We can't really trust file names, they were never meant to be seen by players and often contain tentative names. And anyway, Toaru is a Japanese name and NoA dediced not to keep it (sadly), so we can simply romanize it as "Toaru".

2. Lato (from "Latoane") is an anagram of Toal.


In our alphabet yes - but not in Kana. The Japanese construct anagrams by switching the intact syllables, never splitting them into the consonant and vowel sounds which form them.
I think the "la" Kana was added as with La-Nayru, and the "ru" of Toaru was altered to "nu", maybe also keeping the stress on this syllable.

The sanctuary in Kakariko Village is - as with The Triforce of the Gods - once again a 教会 (Church) and Leonard is not a shaman, but a 牧師 (priest).


Oh, now that is valuable information! :) Very valuable, because it means that the churches at the foot of Death Mountain with their adjacent graveyards can indeed be the same place in both TP and ALttP. Leonard can either be a relative or a parallel of the ALttP priest (depending on one's timeline theory), which is something I've always hoped for!

This would explain the strange music...


True, the melody seems to have a parallel pattern, but I'm not musical enough to discern if it's the same song remixed. Can you?

#173 Prime Blue

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Posted 14 February 2008 - 03:19 AM

I remember a TP interview in which Aonuma personally corrected the interrogator (a Japanese) who had mispronounced Toaru. The man had stressed it on the O and therefore omitted the final U, but Aonuma explained to him that the stress actually belongs on the U.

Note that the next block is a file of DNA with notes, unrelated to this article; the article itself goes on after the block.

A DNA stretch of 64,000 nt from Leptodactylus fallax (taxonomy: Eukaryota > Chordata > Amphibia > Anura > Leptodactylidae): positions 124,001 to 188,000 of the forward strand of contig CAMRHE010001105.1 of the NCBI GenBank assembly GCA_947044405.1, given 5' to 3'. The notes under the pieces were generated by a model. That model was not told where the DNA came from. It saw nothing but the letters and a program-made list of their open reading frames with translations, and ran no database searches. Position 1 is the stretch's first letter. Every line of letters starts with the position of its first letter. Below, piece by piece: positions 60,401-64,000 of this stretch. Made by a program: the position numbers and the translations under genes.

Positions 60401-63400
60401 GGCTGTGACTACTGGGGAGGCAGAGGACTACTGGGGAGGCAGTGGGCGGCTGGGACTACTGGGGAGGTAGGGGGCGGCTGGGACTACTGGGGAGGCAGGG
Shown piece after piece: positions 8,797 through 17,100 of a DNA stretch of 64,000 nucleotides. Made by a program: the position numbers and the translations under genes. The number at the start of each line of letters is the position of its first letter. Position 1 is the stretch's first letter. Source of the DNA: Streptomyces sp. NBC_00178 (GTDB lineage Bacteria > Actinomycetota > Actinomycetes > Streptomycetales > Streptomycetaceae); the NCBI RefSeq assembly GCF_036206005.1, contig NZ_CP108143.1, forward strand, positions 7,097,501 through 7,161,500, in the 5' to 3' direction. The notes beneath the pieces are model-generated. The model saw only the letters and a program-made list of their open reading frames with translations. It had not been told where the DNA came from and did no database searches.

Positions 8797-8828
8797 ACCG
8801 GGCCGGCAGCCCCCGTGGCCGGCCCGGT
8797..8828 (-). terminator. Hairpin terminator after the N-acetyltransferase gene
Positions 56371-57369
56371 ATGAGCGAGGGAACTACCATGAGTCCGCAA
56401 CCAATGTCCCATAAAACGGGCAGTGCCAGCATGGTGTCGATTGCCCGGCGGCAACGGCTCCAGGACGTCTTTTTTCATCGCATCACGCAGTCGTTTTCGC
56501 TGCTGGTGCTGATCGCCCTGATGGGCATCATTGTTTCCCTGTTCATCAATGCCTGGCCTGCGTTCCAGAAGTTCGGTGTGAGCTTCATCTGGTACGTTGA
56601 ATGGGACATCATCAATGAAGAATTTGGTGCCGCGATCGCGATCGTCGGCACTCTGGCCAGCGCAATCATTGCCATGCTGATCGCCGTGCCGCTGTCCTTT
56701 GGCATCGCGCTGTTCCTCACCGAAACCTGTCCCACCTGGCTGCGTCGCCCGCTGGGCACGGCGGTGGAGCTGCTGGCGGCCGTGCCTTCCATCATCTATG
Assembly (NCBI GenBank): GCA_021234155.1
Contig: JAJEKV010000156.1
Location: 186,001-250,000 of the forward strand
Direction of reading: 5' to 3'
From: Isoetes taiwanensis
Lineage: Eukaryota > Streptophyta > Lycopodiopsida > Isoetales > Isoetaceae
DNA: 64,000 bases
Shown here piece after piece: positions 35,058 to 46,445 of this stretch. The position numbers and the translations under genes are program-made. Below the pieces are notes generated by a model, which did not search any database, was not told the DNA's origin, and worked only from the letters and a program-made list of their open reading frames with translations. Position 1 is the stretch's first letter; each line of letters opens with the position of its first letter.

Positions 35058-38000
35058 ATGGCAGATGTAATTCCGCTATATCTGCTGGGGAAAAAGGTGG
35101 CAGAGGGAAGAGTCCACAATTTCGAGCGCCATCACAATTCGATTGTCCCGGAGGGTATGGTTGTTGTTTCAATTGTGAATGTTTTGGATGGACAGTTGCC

We can't really trust file names, they were never meant to be seen by players and often contain tentative names. And anyway, Toaru is a Japanese name and NoA dediced not to keep it (sadly), so we can simply romanize it as "Toaru".

Well, let's dig deeper into the term. There is an actual word in Japanese called とある (to-a-ru) which roughly translates to "a certain", making Toaru Village "a certain village". It would be good to have a native speaker confirm which syllable is pronounced in that word.
I've seen English reports about the E3 2005 demo translating this term as "unnamed" (making it "an unnamed village"), at the same time stating that it was a non-final name for the village.
This interview here is particularly interesting. Aonuma calls it "この「とある村」" ("this certain village") first. The "この"/"this" would sound outright strange if "Toaru Village" would have been a proper name in that sentence. Then, two questions later, he calls it just "To-a-ru Mu-ra" (the "toaru" again written in hiragana rather than in katakana), giving it proper name status - omitting the "this" (I'm aware that no articles are needed in Japanese, but it's strange that he doesn't include the "this" in the second mentioning if it was intended to be in hiragana).
This leads me to believe that the second instance shouldn't have been written in hiragana, but in katakana. Because the term is a play on words. If you google both terms, you'll actually find some sites musing about which version is correct.

In our alphabet yes - but not in Kana. The Japanese construct anagrams by switching the intact syllables, never splitting them into the consonant and vowel sounds which form them.
I think the "la" Kana was added as with La-Nayru, and the "ru" of Toaru was altered to "nu", maybe also keeping the stress on this syllable.

Mmh...Objection. This is pretty much impossible as to the conceptual differences of the two writing systems. A good example:

Dracula (ドラキュラ - Do-ra-kyu-ra)
Alucard (アルカード - A-ru-kā-do)

Now if it would be the intact Japanese syllables being switched, the outcome would be veeery strange. "Ra-kyu-ra-do" = "Lacurad". Eww.

But I've understood where you come from.

True, the melody seems to have a parallel pattern, but I'm not musical enough to discern if it's the same song remixed. Can you?

I was rather referring to the style of the music itself than comparing both the tracks from the two different games. That said, the melodies are definitely not the same. They are however similar in that two of the same instruments are playing simultaneously.